Our writing group, Whittlesey Wordsmiths has been working collaboratively, in teams during the lock down, to produce Round Robin stories. These pieces are group efforts with each team member writing an individual chapter. This is the first chapter of Time, we will post the other chapters during the next few days and weeks. Enjoy!
By Val Fish, Val Chapman, Jane Pobgee, and Wendy Fletcher
Chapter 1 Val F
Time means nothing to me, not the hours, the days, the weeks; I cannot tell you how long I have been here, I cannot tell you where I am, except in hell…
I only know that I wake up every morning, sometimes I wish that I would just go to sleep and never wake again, to free myself from this nightmare.
I have no wall to scratch out the days, and even if I did my hands are tied.
I could not even tell you the time of year, I’m guessing late spring, as, from the little light I do get from the tiny window (it’s too high for me to see out) it does seem to stay light longer each day. Nevertheless, it’s pretty cold down here; I only get a smidgeon of sun each day. I suppose I could work out which direction I’m facing if I thought about it, but what good would that do me?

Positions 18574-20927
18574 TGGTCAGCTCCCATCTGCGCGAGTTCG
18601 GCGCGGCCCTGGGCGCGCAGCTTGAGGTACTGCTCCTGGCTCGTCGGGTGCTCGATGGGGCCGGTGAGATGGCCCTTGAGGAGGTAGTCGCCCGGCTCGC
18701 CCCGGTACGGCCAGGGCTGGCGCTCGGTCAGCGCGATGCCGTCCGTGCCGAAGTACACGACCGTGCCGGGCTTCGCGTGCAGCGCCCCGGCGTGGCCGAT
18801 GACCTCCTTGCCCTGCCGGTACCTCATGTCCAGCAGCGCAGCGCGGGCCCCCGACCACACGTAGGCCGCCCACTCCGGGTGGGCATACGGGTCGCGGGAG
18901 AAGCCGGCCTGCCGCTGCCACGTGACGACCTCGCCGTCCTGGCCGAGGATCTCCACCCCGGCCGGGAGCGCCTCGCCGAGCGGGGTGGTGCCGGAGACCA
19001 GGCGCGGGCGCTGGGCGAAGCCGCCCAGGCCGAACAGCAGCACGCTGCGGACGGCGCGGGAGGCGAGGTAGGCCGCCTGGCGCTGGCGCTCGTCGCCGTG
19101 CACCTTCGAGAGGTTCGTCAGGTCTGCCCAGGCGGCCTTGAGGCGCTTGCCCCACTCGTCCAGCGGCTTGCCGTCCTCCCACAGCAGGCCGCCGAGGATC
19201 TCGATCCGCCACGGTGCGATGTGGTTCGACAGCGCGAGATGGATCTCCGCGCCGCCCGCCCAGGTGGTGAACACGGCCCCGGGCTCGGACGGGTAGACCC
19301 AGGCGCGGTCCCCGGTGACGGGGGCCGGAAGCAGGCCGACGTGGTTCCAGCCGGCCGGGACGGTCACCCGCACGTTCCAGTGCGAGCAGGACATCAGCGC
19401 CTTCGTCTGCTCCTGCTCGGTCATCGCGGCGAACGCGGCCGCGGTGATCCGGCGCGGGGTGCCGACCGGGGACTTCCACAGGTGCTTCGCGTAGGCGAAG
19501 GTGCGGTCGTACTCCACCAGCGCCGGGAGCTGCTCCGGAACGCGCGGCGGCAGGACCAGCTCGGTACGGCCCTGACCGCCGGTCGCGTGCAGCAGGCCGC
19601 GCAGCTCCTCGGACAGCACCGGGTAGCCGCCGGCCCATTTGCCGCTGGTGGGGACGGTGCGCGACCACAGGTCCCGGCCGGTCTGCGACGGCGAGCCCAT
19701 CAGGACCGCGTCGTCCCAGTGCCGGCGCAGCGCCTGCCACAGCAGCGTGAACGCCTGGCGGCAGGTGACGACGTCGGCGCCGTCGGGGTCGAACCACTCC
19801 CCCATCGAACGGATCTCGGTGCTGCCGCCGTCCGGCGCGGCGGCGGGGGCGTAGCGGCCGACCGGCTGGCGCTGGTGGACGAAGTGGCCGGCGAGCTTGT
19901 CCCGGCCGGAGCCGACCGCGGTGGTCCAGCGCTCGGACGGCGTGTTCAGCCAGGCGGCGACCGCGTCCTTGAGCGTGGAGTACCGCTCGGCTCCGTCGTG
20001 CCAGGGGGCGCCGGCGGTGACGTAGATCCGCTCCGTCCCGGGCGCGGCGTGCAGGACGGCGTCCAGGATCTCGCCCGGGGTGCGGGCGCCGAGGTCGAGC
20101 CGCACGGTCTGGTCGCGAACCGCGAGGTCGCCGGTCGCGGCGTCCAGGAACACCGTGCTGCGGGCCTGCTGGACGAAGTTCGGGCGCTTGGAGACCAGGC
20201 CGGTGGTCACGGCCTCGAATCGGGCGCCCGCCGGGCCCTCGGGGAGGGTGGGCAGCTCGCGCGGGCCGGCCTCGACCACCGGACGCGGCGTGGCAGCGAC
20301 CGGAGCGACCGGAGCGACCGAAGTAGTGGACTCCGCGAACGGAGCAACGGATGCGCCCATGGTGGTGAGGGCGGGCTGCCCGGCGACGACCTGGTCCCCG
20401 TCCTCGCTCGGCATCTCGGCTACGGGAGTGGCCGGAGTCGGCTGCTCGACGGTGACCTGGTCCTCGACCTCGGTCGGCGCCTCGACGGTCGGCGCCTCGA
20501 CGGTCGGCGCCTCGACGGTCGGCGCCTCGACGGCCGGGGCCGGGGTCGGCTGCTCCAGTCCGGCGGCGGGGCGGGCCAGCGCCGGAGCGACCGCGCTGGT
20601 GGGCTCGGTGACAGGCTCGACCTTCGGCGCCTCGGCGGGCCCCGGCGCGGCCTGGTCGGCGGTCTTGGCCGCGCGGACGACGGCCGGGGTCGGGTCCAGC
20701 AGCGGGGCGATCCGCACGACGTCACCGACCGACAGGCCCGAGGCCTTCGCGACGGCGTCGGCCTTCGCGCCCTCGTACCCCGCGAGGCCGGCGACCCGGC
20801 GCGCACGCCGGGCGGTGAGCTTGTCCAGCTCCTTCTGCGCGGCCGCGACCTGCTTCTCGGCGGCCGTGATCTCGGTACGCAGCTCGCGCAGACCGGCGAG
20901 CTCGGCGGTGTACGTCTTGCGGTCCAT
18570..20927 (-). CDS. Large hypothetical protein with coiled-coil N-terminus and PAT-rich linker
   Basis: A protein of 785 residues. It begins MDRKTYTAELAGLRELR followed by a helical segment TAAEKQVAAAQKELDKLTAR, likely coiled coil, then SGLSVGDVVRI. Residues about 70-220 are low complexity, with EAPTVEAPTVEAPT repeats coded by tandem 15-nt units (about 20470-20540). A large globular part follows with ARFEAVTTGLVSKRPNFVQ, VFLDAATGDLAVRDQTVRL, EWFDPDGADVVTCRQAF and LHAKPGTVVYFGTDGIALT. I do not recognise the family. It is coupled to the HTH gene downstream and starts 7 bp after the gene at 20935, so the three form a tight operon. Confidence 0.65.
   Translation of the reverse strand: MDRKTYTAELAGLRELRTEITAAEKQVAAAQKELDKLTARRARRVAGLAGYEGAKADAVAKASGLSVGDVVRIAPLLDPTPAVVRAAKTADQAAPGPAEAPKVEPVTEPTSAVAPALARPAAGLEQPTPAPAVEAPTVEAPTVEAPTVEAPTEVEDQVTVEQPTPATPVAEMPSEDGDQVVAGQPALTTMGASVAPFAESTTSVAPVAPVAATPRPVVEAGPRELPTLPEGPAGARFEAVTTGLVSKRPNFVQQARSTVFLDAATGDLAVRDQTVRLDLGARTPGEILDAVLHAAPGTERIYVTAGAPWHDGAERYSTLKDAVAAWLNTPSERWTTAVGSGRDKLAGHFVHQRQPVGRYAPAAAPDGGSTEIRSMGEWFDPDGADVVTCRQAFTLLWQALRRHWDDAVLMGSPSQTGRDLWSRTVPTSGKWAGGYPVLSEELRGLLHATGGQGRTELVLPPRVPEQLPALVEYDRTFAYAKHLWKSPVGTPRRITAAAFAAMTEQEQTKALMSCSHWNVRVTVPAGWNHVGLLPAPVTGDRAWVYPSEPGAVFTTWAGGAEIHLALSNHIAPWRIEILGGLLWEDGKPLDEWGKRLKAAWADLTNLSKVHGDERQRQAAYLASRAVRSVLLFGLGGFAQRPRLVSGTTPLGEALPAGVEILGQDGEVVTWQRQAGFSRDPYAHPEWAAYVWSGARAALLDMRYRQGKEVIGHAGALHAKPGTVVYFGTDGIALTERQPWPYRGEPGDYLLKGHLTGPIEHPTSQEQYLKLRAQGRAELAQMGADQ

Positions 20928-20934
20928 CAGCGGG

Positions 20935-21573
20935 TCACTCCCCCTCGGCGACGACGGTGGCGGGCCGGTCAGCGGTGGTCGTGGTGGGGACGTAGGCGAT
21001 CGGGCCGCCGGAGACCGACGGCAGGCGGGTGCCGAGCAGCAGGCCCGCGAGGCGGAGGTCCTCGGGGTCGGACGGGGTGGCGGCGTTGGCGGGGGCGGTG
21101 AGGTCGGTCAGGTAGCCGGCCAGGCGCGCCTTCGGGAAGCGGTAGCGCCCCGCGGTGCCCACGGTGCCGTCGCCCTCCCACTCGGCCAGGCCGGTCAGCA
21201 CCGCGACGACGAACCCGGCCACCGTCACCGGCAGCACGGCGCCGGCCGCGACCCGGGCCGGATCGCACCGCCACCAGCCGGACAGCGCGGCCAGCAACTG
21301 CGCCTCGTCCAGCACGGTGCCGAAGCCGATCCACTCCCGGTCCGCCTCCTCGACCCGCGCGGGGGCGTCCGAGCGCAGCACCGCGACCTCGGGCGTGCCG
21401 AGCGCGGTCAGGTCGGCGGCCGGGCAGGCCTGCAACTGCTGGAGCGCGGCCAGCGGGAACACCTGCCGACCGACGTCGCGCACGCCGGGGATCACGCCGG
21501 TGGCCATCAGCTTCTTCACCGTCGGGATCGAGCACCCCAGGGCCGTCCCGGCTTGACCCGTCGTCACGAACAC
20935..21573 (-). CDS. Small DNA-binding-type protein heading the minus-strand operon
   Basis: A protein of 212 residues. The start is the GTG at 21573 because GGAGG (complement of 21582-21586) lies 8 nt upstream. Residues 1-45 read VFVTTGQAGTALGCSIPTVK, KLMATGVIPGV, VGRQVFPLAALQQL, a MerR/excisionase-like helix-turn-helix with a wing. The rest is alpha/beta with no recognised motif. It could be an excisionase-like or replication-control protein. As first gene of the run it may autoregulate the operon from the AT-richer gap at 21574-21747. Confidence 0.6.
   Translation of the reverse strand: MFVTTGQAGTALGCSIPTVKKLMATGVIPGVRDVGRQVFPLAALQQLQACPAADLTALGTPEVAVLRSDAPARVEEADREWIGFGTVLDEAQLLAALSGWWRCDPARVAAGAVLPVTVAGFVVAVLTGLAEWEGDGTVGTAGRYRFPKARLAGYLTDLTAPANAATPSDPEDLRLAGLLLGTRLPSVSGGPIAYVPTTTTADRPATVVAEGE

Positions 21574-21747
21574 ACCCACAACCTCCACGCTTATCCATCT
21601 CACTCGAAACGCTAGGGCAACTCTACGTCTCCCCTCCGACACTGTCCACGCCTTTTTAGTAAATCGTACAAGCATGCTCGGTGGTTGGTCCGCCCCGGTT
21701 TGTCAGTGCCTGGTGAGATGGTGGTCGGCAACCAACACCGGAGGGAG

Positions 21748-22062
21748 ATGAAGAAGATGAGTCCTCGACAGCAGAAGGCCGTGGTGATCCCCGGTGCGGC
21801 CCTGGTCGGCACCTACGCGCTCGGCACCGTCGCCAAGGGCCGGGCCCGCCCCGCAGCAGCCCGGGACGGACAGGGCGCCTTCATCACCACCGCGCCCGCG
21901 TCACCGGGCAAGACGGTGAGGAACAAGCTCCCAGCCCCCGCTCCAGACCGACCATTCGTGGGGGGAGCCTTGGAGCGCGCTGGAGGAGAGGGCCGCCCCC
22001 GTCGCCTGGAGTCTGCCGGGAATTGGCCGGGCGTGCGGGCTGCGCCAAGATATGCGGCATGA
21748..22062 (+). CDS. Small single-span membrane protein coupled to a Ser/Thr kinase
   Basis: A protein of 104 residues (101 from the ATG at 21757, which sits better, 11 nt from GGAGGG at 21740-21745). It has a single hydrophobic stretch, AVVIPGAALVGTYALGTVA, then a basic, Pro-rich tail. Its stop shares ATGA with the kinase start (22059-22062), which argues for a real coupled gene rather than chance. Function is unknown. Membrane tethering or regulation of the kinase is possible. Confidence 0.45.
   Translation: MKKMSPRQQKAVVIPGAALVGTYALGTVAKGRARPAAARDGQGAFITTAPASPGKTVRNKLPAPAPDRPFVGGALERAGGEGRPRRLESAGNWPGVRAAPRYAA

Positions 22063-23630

I try to remember how I got here, in this dungeon; I guess I was drugged. I think he’s possibly putting something in my food, I am constantly feeling dozy and lightheaded, although that could just be the lack of food, or drink. He leaves me water, but I sip as little as possible, for fear of needing the toilet.
He comes in three times a day with my food, unappetising muck; my stomach is crying out for food, but still I can usually only manage a few mouthfuls before I start to feel nauseous.
At least my hands are free for a while. Then the ultimate humiliation, he allows me to relieve myself in a bucket in the corner.
When he’s gone, and the door bangs shut, and I hear a key turning in the lock, back in my chains, only then will I cry.
The world out there must be looking for me, I must have hope.
Will I ever get out of here, or am I destined to die in this shithole?